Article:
Dragon Ball XenoVerse PS4 Review

March 1, 2015

At this point, thirty years into the Dragon Ball franchise’s long history, we’ve had countless Dragon Ball games spun off from the series, most of them variations on the fighter genre, from Budokai to Burst Limit. At first glance, Dragon Ball XenoVerse would appear to be yet another entry among their ranks, but there are a couple of key points of difference that may make the title stand out for the Dragon Ball faithful, even if they aren’t fully exploited.

I mean that about having to be a Dragon Ball faithful too – having a knowledge of the series’ canon and events is essential to getting the full value out of the plot. The chief premise of XenoVerse is that it presents classic Dragon Ball fights and scenarios – but not as you know them. A mysterious force is altering the past, as monitored by time agent Trunks, turning the victories of Goku and his allies into defeats. The situation becomes so dire that Trunks summons the great dragon Shenron with the Dragon Balls to wish for an ally to help him go back in time and set things right – that’s where you come in with your player-created character.

This sounds like the set-up for a great alternate universe caper, like Biff’s future from Back to the Future Part II, or Yesterday’s Enterprise from Star Trek: The Next Generation, but in practice the narrative doesn’t quite work as well as either of these tales. In the main plotline, you’ll generally be shown a re-created familiar scene from the original Dragon Ball Z cartoon, until a certain character’s eyes glow red signifying a sudden boost in strength or will, altering the events. Your character is then required to step in and assist the Z fighters to win the battle as history records. Rather than the timeline shifting radically, you’re given isolated incidents which are quickly solved. These sometimes lead to amusing situations, such as a much more convoluted body-swapping situation with Captain Ginyu, but overall the premise feels like a missed opportunity. Some of the side missions end up being more entertaining, occasionally siding you with the bad guys in order to give the good guys a long awaited beating.


That aside, the other unique aspect of XenoVerse is how dissimilar it really is to past fighting games, bringing it more in line with something like Dragon Ball Online. As you create your character with their undoubtedly food-related name, picking from several races including Human, Saiyan and Namekian, you’re able to load them up with special attacks. Basic light and heavy attacks are always at your disposal in a rather limited branch of combos, but as you progress through the main storyline and side missions, you unlock new attacks which can be performed at the expense of stamina, along with ultimate attacks taught to you by major characters (Piccolo, for example). This has the effect of making the game something of a half-breed – you can punch and kick with limited effect, but your real strength comes from the abilities you equip in battle which are essentially on cooldown timers, as your stamina builds up. It’s an online RPG masquerading as a fighter, if that makes sense. Combining this set-up with flying as well at times feels clunky – with tougher enemies you’re less engaged in a tense battle, but more whittling down their HP while you try to get into position. You can form small parties with AI allies, or other online buddies, to take with you into missions, or even explore fields to grind for EXP – much like Destiny, except not quite as seamless as wormholes connect the various arenas you can visit.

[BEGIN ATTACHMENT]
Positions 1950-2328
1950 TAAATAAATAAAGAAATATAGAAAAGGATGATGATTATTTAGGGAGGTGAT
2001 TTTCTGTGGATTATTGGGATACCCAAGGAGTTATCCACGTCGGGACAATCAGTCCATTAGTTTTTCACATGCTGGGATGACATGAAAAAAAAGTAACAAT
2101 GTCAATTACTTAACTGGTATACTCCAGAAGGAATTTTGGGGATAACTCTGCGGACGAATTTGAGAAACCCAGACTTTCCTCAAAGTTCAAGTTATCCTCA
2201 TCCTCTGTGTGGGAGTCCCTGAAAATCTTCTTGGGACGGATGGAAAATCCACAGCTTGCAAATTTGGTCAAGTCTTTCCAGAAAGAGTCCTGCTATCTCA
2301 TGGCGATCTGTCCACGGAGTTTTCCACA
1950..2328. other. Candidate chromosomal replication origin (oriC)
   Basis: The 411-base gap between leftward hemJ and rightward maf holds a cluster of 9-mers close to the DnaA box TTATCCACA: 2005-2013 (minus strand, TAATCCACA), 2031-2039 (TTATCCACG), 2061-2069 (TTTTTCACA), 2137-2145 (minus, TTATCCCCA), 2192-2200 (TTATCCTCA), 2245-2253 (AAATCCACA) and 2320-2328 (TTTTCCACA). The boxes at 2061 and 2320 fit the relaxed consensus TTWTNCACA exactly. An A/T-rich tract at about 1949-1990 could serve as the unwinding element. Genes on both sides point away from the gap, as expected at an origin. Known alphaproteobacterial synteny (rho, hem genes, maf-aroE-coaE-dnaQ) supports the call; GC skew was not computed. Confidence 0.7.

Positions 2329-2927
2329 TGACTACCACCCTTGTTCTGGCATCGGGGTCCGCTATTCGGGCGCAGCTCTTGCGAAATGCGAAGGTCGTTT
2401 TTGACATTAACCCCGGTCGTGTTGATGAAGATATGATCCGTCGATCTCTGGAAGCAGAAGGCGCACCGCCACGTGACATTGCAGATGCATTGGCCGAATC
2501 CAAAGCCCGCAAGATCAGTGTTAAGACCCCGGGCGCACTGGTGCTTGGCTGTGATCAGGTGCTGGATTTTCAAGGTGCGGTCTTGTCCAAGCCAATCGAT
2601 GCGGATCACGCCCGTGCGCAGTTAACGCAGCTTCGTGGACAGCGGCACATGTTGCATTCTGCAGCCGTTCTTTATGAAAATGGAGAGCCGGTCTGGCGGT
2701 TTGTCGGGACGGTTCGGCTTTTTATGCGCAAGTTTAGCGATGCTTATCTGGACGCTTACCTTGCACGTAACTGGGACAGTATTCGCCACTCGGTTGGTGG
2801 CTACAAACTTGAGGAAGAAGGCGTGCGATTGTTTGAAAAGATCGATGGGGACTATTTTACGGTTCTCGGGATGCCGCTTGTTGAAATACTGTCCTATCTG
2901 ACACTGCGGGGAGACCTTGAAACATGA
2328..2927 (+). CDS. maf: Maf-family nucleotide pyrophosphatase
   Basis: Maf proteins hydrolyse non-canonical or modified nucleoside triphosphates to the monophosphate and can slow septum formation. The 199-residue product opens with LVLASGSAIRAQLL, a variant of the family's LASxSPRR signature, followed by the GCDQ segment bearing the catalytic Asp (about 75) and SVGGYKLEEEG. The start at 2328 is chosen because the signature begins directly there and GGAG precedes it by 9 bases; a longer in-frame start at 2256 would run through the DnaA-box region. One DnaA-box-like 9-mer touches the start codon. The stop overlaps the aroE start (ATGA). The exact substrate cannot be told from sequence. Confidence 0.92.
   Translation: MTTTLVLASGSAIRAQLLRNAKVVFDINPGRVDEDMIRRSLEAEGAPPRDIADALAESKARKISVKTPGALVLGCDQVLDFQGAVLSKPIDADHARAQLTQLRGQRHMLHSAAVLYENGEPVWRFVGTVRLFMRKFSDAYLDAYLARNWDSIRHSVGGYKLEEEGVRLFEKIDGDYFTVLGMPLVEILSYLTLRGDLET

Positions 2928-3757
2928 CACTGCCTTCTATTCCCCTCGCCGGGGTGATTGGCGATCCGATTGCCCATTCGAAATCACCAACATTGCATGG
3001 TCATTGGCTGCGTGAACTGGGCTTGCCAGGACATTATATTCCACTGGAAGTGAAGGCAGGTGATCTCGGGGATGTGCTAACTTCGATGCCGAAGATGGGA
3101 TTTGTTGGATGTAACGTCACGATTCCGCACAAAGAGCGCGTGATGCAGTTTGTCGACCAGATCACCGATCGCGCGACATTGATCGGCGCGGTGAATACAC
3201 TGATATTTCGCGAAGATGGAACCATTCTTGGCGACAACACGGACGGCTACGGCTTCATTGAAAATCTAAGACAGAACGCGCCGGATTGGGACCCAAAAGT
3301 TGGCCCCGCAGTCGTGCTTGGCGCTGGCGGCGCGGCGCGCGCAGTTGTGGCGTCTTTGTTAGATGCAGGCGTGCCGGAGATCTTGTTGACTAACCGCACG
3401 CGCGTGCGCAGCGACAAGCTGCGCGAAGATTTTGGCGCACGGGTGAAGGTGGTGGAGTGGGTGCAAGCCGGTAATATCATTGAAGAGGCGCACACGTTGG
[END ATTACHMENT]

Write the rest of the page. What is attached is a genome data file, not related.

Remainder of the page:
The online game feel is further reinforced by the hub world, Toki Toki City. Composed of three major areas, the city condenses most of the RPG elements into one area – with characters to chat to, missions to take on, shops for armour and skills, online lobbies to join for battles, and so on. It’s a nice way to present features that would normally be relegated to simple menus, but it takes a little while to get your head around what each area is actually for, and how they’re used for side quests, grinding, mentoring and so on.


Perhaps where Dragon Ball fans will find the most enjoyment in XenoVerse is in the attention to detail. There’s a large library of animations your character can perform, from a good-natured thumbs up to the poses and pirouettes of each member of the Ginyus, and they’re all excellently true to character. Depending on which characters you take into battle, and which you  fight against, dialogue changes accordingly, with an impressive range of banter that makes each encounter feel unique and appropriate. The anime-style cutscenes that convey major plot points are a nice addition, similar in style to the Battle of Gods movie, and the graphics themselves are a crisp 3D approximation of the Dragon Ball Z world – even if they aren’t  massive leap from the previous generation.

Dragon Ball Xenoverse is an odd cross-breed of a game, and it won’t necessarily appeal to everyone. If you’re looking for an online quasi-MMO style experience, sort of like Destiny, but set in the world of Dragon Ball Z, then there’s a fair chunk of content here to get stuck into. However, it’s certainly not as fluid or as immediately rewarding as the best fighters the series has offered in the past. It’s an interesting experiment, both in premise and gameplay concept, and one which doesn’t entirely pull it off. But, in a series already crowded with so many similar entries, it’s nice to see a few fresh ideas, which does count for something.


Different take on Dragon Ball gameplay | Crisp visuals with new anime cutscenes | Loving attention to animation detail


Can feel clunky and dull compared to other fighting games | Alternate timeline plot not fully exploited

Overall Score: